Beginning in January 2008, Zencoder.tv, an American video encoding and transcoding software opened the domain.
The function of the site was to offer reliable and customer-specific video transcoding software at a good price.
The operation of the software was described on the website in the following steps:
- Installing Zencoder on Amazon EC2, or on the user’s own hardware (the solo license run on a virtual machine or on a single server; Zencoder Pro version could be distributed on multiple devices)
- Sending videos to Zencoder (using API or installing Zencoder on a user’s server)
- Processing the uploaded files by the software (Zencoder handled transcoding, errors, scaling, and queuing)
- Storing final processed videos (on a private file server, Amazon S3, CDN, etc.)
For those who wanted to see what were main benefits of using the software, the website enlisted a few advantages:
- the same cost no matter the number of videos processed per day
- easy integration through REST web services
- risk reduction – verified and reliable system
- highly scalable
- complete control over codecs and output formats
Those who wanted to get familiar with more characteristics of Zencoder could read more about some software’s features:
Scaling: Transcoding jobs can be distributed across numerous transcoding servers. Pro license allowed scale to 12 or more transcoding servers which could be a mix of dedicated servers and Amazon EC2 instances.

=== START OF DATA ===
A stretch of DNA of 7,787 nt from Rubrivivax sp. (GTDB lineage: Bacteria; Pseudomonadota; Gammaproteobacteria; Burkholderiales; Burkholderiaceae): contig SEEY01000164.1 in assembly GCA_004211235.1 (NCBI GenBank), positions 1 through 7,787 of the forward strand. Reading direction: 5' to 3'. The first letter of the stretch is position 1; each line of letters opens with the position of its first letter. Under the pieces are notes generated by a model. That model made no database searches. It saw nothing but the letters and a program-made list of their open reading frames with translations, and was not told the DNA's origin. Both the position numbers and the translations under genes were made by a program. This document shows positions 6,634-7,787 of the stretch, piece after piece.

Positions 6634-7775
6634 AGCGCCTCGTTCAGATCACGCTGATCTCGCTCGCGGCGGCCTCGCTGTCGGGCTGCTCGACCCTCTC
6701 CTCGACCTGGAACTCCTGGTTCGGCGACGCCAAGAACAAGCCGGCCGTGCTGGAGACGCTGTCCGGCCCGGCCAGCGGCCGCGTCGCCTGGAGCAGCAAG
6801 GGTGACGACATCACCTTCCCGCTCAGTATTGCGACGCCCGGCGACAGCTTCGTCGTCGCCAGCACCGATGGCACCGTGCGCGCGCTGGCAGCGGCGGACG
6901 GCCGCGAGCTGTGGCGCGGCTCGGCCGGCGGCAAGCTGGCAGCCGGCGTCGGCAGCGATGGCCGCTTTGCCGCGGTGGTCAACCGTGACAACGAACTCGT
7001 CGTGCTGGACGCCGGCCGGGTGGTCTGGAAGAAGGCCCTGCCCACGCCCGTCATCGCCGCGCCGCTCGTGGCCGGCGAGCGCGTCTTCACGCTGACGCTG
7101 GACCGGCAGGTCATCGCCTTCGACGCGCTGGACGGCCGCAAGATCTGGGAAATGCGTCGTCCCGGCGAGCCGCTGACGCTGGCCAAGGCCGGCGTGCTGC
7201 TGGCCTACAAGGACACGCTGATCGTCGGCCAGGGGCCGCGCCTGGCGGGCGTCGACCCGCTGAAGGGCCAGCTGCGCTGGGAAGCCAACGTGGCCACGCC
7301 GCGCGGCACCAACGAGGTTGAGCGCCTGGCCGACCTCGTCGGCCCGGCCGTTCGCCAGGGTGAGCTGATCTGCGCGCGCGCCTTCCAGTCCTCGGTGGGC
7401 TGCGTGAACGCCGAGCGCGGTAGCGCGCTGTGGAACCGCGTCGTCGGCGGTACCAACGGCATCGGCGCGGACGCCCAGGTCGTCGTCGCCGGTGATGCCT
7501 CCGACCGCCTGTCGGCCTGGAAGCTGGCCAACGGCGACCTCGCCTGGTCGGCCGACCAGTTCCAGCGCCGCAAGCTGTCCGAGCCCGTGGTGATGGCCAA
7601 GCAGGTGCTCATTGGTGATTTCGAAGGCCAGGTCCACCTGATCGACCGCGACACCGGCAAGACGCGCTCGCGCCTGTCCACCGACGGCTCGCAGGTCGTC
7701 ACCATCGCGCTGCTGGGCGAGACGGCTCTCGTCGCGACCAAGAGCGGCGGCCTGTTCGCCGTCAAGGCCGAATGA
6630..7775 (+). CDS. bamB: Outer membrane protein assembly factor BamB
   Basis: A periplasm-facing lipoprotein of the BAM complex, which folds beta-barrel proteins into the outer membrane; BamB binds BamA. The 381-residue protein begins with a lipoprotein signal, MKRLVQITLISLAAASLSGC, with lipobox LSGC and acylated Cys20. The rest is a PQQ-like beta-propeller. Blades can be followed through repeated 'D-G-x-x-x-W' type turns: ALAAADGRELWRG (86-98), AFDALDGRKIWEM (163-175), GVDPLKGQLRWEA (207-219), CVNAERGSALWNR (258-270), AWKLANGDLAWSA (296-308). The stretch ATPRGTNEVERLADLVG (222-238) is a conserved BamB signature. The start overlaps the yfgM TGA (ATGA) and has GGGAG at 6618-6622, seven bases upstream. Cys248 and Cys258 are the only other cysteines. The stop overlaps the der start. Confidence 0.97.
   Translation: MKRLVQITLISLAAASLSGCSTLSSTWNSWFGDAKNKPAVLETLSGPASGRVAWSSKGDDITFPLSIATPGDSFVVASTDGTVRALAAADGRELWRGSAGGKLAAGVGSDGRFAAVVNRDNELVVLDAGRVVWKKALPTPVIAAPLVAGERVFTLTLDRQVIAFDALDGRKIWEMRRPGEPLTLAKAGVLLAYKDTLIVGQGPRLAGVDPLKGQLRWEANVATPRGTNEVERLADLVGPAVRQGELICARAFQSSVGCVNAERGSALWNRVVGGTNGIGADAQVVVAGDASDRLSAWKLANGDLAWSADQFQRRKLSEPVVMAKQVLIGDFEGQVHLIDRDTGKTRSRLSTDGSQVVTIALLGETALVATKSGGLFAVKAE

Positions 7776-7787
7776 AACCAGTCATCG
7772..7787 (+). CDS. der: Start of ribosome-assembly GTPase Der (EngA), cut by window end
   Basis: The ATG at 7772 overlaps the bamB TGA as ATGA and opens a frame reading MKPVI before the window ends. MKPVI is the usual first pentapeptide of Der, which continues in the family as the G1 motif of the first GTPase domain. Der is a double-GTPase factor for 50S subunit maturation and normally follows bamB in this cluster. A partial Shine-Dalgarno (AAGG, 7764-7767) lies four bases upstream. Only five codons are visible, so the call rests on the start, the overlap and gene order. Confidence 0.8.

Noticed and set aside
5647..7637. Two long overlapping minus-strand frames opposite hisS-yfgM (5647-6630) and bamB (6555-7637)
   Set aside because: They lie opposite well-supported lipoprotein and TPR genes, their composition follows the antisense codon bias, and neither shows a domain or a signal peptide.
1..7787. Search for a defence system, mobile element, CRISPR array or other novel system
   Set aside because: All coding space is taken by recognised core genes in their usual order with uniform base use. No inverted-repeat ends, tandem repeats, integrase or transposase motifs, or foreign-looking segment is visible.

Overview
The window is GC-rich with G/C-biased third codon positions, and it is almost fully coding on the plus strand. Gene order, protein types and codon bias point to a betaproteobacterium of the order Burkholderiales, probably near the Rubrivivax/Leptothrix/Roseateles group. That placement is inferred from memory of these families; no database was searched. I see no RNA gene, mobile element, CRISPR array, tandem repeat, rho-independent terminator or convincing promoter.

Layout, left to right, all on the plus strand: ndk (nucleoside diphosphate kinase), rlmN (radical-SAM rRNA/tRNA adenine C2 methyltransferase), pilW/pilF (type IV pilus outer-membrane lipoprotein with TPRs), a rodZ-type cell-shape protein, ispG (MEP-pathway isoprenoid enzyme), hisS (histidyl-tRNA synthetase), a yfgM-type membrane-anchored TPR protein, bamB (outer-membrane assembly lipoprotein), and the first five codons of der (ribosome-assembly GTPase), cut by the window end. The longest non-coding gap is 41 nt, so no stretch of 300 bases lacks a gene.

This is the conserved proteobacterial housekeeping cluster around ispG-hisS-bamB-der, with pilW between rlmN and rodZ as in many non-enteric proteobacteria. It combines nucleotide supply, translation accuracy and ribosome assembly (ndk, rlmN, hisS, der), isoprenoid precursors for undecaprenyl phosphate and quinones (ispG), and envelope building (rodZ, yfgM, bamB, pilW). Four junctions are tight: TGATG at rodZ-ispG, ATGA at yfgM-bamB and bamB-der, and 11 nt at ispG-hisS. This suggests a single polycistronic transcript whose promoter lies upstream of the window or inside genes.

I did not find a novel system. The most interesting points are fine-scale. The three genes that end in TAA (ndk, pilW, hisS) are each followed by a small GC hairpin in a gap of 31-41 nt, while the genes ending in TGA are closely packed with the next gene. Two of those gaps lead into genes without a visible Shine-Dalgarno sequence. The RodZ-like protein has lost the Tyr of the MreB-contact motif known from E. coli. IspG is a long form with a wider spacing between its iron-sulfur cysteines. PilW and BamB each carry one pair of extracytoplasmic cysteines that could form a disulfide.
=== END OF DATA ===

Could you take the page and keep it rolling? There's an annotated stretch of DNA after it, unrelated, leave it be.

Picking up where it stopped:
Flexible Hosting Options: Zencoder was able to be run entirely on the user’s own dedicated hardware, on Amazon EC2 account, or on a mixture of these.
Reliable: Zencoder was described as extremely reliable, such that it was almost improbable to lose the jobs processed via the software. The user could kill some pieces of the system, and upon coming back online, the job list would be automatically rebuilt.
Compatibility: Zencoder supported hundreds of input and output formats, as well as many transcoding tools. If a format was not supported by the software, the user could process the file by hand and next upload it directly to the Zencoder Dashboard for seamless handling of edge cases.
Transcoding Recipes: The software could leverage the full power of, e.g. On2 Fix Engine, mencoder, or ffmpeg. The user could supply their own recipes, or just use optimized recipes of the software.
Web Dashboard: Users could view jobs classified as waiting, in progress, or completed. There were reports, statistics, resubmitted jobs, manually uploaded replacement files, and priority of queued jobs.
Easy Integration: Integration with Zencoder was possible simply through API, using REST web services. Users have access to helper libraries to find instructions on how to make integration
Cost Effective: The price of the software was lower than custom-built solutions.
Technology Agnostic: Zencoder worked with all applications able to communicate via HTTP (written in Java, NET, Ruby, PHP, or others).
Customizable: The software could be customized according to the user’s particular needs either by the Zencoder team or the user’s own developers.
There were two types of Zencoder licenses that users could choose from:
Zencoder Solo – $8,500 USD – ideal for low-volume use, run on a single EC2 instance or a single server.
Zencoder Pro – $13,500 USD – fully-scalable, full-featured, highly scalable, and reliable, Zencoder Pro enabled 4 CPUs for video processing, from 1 to 4 servers, or 4 EC2 instances with the possibility to upgrade to support additional video processing nodes.
Both options required a one-time license fee.
The website ended at the end of September 2019. The software is still being used.